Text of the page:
The fatiguing effect of long-distance running has been examined in the context of a variety of parameters. However, there is scarcity of data regarding its effect on the vertical jump mechanics. The purpose of this study was to investigate the alterations of countermovement jump (CMJ) mechanics after a half-marathon mountain race. Twenty-seven runners performed CMJs before the race (Pre), immediately after the race (Post 1) and five minutes after Post 1 (Post 2). Instantaneous and ensemble-average analysis focused on jump height and, the maximum peaks and time-to-maximum peaks of: Displacement, vertical force (Fz), anterior-posterior force (Fx), Velocity and Power, in the eccentric (tECC) and concentric (tCON) phase of the jump, respectively. Repeated measures ANOVAs were used for statistical analysis (p ≤ 0.05). The jump height decrease was significant in Post 2 (-7.9%) but not in Post 1 (-4.1%). Fx and Velocity decreased significantly in both Post 1 (only in tECC) and Post 2 (both tECC and tCON). Α timing shift of the Fz peaks (earlier during tECC and later during tCON) and altered relative peak times (only in tECC) were also observed. Ensemble-average analysis revealed several time intervals of significant post-race alterations and a timing shift in the Fz-Velocity loop. An overall trend of lowered post-race jump output and mechanics was characterised by altered jump timing, restricted anterior-posterior movement and altered force-velocity relations. The specificity of mountain running fatigue to eccentric muscle work, appears to be reflected in the different time order of the post-race reductions, with the eccentric phase reductions preceding those of the concentric one. Thus, those who engage in mountain running should particularly consider downhill training to optimise eccentric muscular action. Key pointsThe 4.1% reduction of jump height immediately after the race is not statistically significantThe eccentric phase alterations of jump mechanics precede those of the concentric ones.Force-velocity alterations present a timing shift rather than a change in force or velocity magnitude.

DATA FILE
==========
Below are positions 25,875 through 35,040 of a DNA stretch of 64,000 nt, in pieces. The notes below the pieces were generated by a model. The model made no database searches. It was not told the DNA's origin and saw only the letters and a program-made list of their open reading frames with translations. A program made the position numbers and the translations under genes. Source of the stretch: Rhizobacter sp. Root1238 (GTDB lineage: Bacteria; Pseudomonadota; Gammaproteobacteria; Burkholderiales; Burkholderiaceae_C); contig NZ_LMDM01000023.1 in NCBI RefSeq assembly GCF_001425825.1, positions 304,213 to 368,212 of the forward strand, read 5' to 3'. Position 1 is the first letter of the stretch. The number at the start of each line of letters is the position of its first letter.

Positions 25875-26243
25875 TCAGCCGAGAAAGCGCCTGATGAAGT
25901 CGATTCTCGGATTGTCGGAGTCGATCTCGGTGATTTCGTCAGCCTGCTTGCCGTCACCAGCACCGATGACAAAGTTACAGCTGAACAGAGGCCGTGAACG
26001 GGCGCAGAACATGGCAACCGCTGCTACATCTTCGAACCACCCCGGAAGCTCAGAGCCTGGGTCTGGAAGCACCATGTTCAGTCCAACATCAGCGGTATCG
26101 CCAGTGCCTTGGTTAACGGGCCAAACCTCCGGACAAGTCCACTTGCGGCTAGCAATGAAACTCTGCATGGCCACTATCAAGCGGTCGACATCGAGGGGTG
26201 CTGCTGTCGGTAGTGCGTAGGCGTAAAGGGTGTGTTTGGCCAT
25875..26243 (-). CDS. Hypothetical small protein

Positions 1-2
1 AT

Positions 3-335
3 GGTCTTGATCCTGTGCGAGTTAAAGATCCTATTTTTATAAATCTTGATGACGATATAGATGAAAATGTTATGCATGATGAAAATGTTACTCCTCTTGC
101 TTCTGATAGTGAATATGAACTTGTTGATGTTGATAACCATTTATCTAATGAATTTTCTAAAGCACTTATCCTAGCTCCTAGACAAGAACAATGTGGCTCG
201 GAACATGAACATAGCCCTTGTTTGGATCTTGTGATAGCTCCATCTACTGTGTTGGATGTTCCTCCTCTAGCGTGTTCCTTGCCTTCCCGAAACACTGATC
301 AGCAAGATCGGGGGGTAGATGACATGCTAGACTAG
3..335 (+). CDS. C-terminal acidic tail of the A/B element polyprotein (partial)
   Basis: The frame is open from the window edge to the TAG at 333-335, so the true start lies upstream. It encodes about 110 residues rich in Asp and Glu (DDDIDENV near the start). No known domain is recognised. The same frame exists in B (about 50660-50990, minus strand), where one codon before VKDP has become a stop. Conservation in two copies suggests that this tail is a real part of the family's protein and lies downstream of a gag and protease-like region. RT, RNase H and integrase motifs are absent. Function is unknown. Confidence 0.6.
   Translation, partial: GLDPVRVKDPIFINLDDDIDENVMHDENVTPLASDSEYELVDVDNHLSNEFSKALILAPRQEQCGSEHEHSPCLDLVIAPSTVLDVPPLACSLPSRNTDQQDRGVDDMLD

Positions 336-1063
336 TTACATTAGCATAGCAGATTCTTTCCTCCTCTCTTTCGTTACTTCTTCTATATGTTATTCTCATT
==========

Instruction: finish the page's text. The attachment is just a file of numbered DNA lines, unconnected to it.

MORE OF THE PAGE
Keywords: Countermovement jump; ensemble-average mechanics; force-velocity relationship; post-activation potentiation.